rights. Constitutional protections have been thrown
aside as judges have placed limitations on our rights
to picket, assemble and free speech in excess of those
afforded other groups in society. Certainly, labor's
enemies do not view trade unions as just another
protest movement.

Finally, the battle for workers rights will be won in
the workplace. Either trade unionist figure out methods
of taking on corporations and improving workers' lives
or trade unionism will become extinct.  In an article
in the New Labor Forum, ILWU organizing director and
veteran union organizer Peter Olney makes a compelling
argument that the future of unionism lies in workplace
struggle.

Olney discusses one of last year's most intense
workplace battles, in which miners in the isolated West
California town of Boron took on international mining
conglomerate, Rio Tinto. Using a variety of tactics,
and enduring a 105-day lockout, workers stood up to Rio
Tinto, scoring a defensive victory, in which some but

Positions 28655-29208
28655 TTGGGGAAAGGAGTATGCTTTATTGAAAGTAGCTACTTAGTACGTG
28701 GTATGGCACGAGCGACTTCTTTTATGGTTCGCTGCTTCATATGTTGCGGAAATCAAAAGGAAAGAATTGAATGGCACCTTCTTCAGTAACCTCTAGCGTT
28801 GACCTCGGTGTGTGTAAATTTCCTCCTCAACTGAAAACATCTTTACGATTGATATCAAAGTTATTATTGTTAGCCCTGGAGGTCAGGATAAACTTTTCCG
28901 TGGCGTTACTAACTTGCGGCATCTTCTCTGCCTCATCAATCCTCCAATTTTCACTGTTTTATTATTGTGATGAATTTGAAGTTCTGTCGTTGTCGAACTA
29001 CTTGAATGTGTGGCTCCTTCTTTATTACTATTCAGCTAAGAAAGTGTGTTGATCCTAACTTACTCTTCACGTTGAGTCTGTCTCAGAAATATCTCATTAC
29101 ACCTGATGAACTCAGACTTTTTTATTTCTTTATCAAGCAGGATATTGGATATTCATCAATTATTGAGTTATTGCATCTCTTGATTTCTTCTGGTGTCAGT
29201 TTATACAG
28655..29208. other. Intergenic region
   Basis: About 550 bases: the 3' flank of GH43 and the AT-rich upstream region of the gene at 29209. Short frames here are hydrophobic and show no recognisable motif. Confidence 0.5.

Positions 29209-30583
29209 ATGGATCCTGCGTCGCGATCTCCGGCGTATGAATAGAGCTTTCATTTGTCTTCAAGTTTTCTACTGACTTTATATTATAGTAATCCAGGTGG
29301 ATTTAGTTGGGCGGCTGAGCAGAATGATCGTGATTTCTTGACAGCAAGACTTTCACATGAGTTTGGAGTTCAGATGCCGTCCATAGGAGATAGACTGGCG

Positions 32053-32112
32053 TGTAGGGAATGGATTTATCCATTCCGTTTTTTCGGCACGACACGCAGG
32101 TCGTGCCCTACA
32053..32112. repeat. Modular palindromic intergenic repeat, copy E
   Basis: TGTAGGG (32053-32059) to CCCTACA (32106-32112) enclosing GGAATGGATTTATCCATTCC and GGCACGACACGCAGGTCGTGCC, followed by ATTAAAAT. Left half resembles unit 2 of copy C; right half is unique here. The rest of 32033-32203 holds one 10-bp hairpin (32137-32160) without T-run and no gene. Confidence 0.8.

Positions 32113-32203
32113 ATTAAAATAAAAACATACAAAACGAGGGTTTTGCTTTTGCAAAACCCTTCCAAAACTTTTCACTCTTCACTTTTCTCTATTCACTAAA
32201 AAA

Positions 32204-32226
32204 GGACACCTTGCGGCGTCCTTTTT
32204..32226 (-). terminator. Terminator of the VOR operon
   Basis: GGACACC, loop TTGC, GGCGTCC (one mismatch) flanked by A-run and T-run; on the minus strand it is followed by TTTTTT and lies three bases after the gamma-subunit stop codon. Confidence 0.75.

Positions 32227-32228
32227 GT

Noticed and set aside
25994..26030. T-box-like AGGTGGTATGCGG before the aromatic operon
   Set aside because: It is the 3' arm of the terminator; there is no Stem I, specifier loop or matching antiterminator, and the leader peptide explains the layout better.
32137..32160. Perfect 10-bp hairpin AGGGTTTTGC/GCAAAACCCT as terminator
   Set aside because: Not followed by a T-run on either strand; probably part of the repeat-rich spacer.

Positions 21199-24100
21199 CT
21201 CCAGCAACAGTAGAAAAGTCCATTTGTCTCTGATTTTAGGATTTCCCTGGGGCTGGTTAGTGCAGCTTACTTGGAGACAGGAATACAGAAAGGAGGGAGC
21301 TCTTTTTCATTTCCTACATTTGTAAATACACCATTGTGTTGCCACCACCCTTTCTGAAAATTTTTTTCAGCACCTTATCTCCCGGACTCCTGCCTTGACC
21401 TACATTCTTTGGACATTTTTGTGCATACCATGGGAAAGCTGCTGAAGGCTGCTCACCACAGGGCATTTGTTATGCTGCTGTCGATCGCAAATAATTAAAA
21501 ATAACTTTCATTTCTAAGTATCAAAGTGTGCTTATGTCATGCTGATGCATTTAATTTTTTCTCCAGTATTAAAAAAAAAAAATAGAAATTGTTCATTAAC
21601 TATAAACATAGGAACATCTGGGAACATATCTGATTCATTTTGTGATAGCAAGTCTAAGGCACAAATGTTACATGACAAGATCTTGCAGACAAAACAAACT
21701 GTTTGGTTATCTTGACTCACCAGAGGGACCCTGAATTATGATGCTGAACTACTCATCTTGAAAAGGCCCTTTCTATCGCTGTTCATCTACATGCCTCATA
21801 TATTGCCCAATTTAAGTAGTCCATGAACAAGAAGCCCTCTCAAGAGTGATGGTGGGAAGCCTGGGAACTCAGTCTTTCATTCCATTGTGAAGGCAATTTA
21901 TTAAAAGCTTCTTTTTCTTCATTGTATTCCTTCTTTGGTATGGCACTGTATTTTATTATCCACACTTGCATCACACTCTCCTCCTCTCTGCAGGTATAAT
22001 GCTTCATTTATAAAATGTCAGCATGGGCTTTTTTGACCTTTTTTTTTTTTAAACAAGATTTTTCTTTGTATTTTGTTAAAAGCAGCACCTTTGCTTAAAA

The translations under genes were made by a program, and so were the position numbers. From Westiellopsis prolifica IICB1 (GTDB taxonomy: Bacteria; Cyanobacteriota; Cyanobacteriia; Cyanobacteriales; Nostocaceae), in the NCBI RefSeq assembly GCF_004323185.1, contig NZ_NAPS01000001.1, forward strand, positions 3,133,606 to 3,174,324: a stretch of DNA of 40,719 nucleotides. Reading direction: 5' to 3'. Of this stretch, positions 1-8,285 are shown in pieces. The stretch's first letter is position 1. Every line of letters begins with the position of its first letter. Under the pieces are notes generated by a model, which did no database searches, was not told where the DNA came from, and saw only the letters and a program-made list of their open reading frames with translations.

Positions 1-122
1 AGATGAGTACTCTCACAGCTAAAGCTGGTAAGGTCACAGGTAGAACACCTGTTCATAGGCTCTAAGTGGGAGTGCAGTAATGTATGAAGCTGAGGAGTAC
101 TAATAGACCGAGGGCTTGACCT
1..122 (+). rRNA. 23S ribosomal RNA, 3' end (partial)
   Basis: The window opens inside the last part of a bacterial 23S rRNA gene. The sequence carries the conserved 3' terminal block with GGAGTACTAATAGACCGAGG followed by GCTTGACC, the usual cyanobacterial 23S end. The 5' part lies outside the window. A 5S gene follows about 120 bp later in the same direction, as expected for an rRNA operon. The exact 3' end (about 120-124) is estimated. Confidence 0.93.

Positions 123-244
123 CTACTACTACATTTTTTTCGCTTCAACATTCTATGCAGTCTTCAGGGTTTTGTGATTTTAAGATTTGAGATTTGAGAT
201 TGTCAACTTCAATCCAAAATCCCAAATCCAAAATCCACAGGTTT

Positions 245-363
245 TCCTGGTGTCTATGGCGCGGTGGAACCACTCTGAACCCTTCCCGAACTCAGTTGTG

not all of management's concessions were beat back.

Olney argues that such battles are key to reviving the
labor movement:

Union leaders search for large-scale organizing
campaigns that, if successful, could spark a
resurgence. They hunt for ambitious, winning campaigns
that could come to symbolize the rebirth of labor.
Rather than identifying and building on the existing
struggles of the organized working class, their
strategies are always cast as "new" organizing
campaigns. It's time to recognize that winning
defensive battles like Boron is the key to labor's
renaissance.

What Onley points to here, and what labor history clear
tells us, is that when the labor movement comes roaring
back--and it will--it will be because workers and their
unions take a stand to fight back and find new ways of
confronting power and privilege in society. Such a
movement, of necessity, will be firmly rooted in the
workplace.

Joe Burns, a former local union president active in
strike solidarity, is a labor negotiator and attorney.
He is the author of the forthcoming book Reviving the
Strike: How Working People Can Regain Power and
Transform America (IG Publishing, 2011) and can be
reached at [log in to unmask]